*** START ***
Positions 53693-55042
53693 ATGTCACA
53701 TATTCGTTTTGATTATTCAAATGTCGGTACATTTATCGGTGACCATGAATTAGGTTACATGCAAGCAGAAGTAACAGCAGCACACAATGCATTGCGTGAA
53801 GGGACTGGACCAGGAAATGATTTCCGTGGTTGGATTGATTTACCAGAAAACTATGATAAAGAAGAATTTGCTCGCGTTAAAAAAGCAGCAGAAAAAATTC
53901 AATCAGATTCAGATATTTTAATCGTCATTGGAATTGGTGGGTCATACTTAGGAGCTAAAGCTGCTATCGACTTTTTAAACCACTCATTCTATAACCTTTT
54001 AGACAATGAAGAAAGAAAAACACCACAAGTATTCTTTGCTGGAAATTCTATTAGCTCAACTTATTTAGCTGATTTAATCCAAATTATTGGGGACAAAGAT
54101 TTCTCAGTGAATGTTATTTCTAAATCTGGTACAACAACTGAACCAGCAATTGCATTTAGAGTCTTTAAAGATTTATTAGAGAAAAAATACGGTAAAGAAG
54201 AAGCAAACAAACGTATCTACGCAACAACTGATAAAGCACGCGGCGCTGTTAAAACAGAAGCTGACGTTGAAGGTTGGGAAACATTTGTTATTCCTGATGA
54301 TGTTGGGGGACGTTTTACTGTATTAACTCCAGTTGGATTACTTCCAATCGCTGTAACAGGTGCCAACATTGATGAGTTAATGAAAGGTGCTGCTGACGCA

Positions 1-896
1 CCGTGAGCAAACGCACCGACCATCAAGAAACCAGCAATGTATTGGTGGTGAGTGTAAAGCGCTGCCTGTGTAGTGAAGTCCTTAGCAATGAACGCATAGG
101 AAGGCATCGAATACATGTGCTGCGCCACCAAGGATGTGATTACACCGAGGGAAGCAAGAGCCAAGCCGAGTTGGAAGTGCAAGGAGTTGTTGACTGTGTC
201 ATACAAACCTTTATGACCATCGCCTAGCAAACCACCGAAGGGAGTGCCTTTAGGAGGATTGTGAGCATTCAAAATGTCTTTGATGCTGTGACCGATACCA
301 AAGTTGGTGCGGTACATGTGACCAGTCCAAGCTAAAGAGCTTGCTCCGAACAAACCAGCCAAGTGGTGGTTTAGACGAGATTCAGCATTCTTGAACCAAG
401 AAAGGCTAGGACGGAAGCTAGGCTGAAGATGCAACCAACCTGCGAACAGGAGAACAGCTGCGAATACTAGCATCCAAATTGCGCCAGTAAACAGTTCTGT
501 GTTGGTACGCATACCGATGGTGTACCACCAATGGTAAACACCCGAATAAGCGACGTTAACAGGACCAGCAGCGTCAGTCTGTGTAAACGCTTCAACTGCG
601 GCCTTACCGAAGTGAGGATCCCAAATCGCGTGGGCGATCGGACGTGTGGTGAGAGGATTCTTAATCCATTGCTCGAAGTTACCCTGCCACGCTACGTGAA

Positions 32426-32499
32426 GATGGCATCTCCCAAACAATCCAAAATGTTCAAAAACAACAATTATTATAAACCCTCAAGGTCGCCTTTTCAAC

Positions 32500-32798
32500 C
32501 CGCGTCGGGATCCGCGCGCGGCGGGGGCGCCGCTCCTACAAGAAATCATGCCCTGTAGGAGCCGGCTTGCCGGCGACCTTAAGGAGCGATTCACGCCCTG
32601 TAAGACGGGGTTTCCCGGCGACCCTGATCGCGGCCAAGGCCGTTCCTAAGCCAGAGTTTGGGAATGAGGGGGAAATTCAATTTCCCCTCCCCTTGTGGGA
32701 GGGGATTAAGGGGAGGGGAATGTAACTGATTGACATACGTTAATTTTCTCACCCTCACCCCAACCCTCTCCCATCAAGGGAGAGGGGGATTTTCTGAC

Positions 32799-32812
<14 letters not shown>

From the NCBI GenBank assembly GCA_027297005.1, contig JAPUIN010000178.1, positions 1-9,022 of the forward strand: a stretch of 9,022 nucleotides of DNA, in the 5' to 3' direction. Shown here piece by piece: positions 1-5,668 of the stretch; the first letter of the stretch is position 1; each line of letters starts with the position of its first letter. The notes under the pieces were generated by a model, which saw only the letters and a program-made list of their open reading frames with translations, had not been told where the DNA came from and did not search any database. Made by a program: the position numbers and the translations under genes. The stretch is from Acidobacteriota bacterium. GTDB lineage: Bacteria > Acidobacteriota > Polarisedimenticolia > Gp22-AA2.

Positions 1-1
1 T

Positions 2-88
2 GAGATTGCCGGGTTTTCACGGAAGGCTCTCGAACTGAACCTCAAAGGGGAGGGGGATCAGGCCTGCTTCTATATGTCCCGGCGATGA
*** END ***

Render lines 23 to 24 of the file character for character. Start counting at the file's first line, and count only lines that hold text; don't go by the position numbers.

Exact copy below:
32601 TAAGACGGGGTTTCCCGGCGACCCTGATCGCGGCCAAGGCCGTTCCTAAGCCAGAGTTTGGGAATGAGGGGGAAATTCAATTTCCCCTCCCCTTGTGGGA
32701 GGGGATTAAGGGGAGGGGAATGTAACTGATTGACATACGTTAATTTTCTCACCCTCACCCCAACCCTCTCCCATCAAGGGAGAGGGGGATTTTCTGAC